Gryph (08c844)

  6. But isn’t your objection that no LEO saw him drive drunk, not that it didn’t happen? His admission that he was recently driving is corroborated by his car being there and no one else present.

    DRJ (15874d)

  7. His confession made it possible. Had he not been impaired, he might have known to stay silent.

    DRJ (15874d)

  8. How do they know he was over the legal limit while he was behind the wheel?

    Dave (1bb933)

  9. A little bird flies down and whispers in the jurors’ ears.

    nk (dbc370)

  10. I took a quick peek at Wisconsin’s DWI law. It is as I remember it from the last century. A first offense is a civil offense with no jail and fines under $500.00 (although there may be “surcharges”), and revocation/suspension, alcohol school, ignition interlock, and other similar nuisances.

    nk (dbc370)

  11. There’s something called the alcohol curve, Dave. Experts testify that alcohol enters the blood stream at such and such a rate and metabolizes at such and such a rate and if you had such and such a BAC at such and such a time then you had such and such a BAC at the time you were driving or operating (in Wisconsin there’s a legal difference between “driving” and “operating”) the vehicle. It’s very sciency. You’re not anti-science, are you?

    nk (dbc370)

  12. It’s very sciency. You’re not anti-science, are you?

    Hmm, not sure. I heard all the cool kids are.

    Here’s the thing – did he give them a timetable for when he parked the car, and are his statements made under the influence of alcohol reliable? When a drunk tells you something, isn’t there a reasonable doubt about its accuracy, ladies and gentlemen of this SUPPOSED jury?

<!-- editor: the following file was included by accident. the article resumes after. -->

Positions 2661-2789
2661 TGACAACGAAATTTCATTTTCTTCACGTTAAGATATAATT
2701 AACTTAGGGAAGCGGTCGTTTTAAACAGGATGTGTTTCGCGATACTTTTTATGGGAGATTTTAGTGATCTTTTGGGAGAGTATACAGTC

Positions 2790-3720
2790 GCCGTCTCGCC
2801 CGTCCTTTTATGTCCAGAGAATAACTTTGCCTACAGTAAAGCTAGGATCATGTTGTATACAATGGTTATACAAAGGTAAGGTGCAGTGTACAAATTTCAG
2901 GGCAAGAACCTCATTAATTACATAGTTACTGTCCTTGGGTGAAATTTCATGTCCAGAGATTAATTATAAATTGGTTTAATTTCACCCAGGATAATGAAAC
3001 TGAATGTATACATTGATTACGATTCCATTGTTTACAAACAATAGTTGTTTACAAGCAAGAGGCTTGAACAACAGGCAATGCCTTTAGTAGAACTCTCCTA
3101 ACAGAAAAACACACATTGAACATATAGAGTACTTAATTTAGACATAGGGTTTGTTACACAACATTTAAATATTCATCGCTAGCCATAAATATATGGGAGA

Dave (1bb933)

  13. Do read the opinion, old chap, there’s a good fellow. Page 3, Part B. That’s where the chain of circumstances begins with the police receiving a report that the defendant appearing very drunk had gotten into a van and driven off.

    nk (dbc370)

  14. Do read the opinion, old chap, there’s a good fellow.

    I’ve heard legal strategy summarized as: “If the facts are against you, argue the law. If the law is against you, argue the facts. If the law and the facts are against you, pound the table and yell like hell.”

    I guess this is the point where I pound the table…

    Dave (1bb933)

  15. Like Russian collusion, DUI is the kind of crime where by proving the corpus delicti you have proved the guilt of the defendant. I would not have written “A confession with corroboration is sufficient corpus delicti” in my first comment, if there had not been corroboration.

    nk (dbc370)

  16. So this guy appealed a $500 fine all the way to the Supreme Court? Hardcore.

    Dave (1bb933)

  17. If it was a first offense. Things get serious as the number of priors increases. Which I imagine is what happened.

    nk (dbc370)